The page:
Tuesday, March 9, 2010

Is Ron Paul Crazy? Part III

The Federal Reserve is a Central Bank. A Central Bank provides a government with its currency. Because of legal tender laws making it illegal for citizens of the US to use any other currency other than Federal Reserve Notes (USDs), the Federal Reserve is the sole producer of the nation's money supply. This is also known as a monopoly.

The Federal Reserve is made up of 12 regional banks. Directing the actions of these banks are what is known as the Board of Governors and the Federal Open Market Committee. Both of these are federal agencies. When a government agency has official control of a monopolized good (in this case money) that is socialism (or fascism, but that is a whole other topic!). Every country in the world has socialized money.

Of course the implementation of central banking in every country is different. It is the outcome of complex phenomena and is unique to each country. But the general theme is simple. Governments love to spend money whether it is to subsidize farmers, entitlement programs for the poor and rich, bailouts to favored businesses, or embark on imperialist wars. The only thing that changes are the ruling political parties and their favored voting block du jour. The problem is, absent a central bank, governments never seem to have enough money. For some reason those pesky citizens just don't like to have their money stolen (ie pay taxes).

We learned from the previous post, however, that bankers love to issue money. Their only problem is that some bankers (usually ones with special privileges granted by govt) issue too much make fake money and eventually their schemes go sour and they become bankrupt. For some reason those pesky customers just don't like to have their money stolen.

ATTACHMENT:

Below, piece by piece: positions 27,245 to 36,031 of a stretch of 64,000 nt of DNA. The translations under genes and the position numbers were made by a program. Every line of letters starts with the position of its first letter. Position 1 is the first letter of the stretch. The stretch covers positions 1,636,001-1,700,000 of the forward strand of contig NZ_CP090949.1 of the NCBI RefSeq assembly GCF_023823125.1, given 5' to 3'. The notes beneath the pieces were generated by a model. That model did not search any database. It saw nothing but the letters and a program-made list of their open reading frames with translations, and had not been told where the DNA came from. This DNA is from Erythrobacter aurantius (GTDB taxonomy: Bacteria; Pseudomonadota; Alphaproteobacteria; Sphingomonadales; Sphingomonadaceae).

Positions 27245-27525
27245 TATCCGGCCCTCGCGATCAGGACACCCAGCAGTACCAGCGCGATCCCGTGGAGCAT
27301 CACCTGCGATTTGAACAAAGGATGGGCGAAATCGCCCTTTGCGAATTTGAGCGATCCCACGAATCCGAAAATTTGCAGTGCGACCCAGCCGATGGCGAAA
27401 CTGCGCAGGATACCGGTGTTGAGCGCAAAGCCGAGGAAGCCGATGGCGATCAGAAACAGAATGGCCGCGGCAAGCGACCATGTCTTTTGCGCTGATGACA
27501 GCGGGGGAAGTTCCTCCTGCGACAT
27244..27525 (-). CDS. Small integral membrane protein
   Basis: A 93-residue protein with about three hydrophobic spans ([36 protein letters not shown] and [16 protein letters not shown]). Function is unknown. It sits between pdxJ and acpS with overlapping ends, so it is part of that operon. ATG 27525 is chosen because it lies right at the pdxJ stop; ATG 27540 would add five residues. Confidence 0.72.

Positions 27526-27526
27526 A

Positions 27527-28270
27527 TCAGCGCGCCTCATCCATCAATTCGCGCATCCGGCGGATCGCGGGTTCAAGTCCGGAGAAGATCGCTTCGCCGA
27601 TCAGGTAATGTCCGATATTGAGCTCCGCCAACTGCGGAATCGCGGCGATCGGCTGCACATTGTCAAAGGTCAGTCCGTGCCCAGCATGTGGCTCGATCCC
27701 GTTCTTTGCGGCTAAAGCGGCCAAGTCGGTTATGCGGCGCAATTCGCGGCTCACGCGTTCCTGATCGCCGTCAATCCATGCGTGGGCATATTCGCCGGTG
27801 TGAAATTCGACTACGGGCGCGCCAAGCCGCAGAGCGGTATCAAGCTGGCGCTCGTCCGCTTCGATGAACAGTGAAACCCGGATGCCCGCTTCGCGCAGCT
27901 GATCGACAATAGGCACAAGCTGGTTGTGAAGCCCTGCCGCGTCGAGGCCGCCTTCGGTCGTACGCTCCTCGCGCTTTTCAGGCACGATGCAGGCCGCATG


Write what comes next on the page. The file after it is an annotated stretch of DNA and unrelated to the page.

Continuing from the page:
Now we have the makings of a convenient relationship. The government (with a monopoly of law enforcement) needs money and the bankers (the issuers of money) need legal protection. Voila! Central Banking is formed!

Obviously it is not that easy. As I stated earlier the implementation of the Federal Reserve in the US was a long process. In the 19th century the American public defeated two attempts to by federal government to form a national bank. Clearly the general public was aware of the evils of fiat (money not backed by a physical commodity).

The tide begin to turn following the panic of 1907. Yet despite the severity of this panic the majority of the voting public was still opposed to the idea of giving so much power to any institution, whether it be public or private. Even many politicians were weary of giving so much power to one institution. This is shown by the fact that it took nearly 6 years after the panic of 1907. The Federal Reserve Act was passed on December 24, 1913 (yes, Christmas Eve... nothing fishy there).

If you are more into history and politics and not so much economics, then I highly recommend America's Money Machine by Elgin Groseclose. It can be downloaded for free by clicking on the link. In this book he unlocks the mysteries surrounding the origins of the Federal Reserve. He also shows that the creation of the Federal Reserve and future modifications to it were the outcome of personal ties to the leading banking families of the early 20th century; the Rockefellers and Morgans.

It is my belief that since the election of Woodrow Wilson in 1912 all presidents of the United States have been nothing more than puppets acting on behalf of powerful banking families. This can be seen in the close personal ties of Wilson to the Rockefellers, FDR to the Morgans, and now Bush and Obama to Goldman Sachs.

This concludes Part III. Part IV will deal with the consequences of credit expansion brought about by fractional-reserve and Central Banking. This is known as Austrian Business Cycle Theory (ABCT) or, more simply, the boom-bust cycle.

No comments: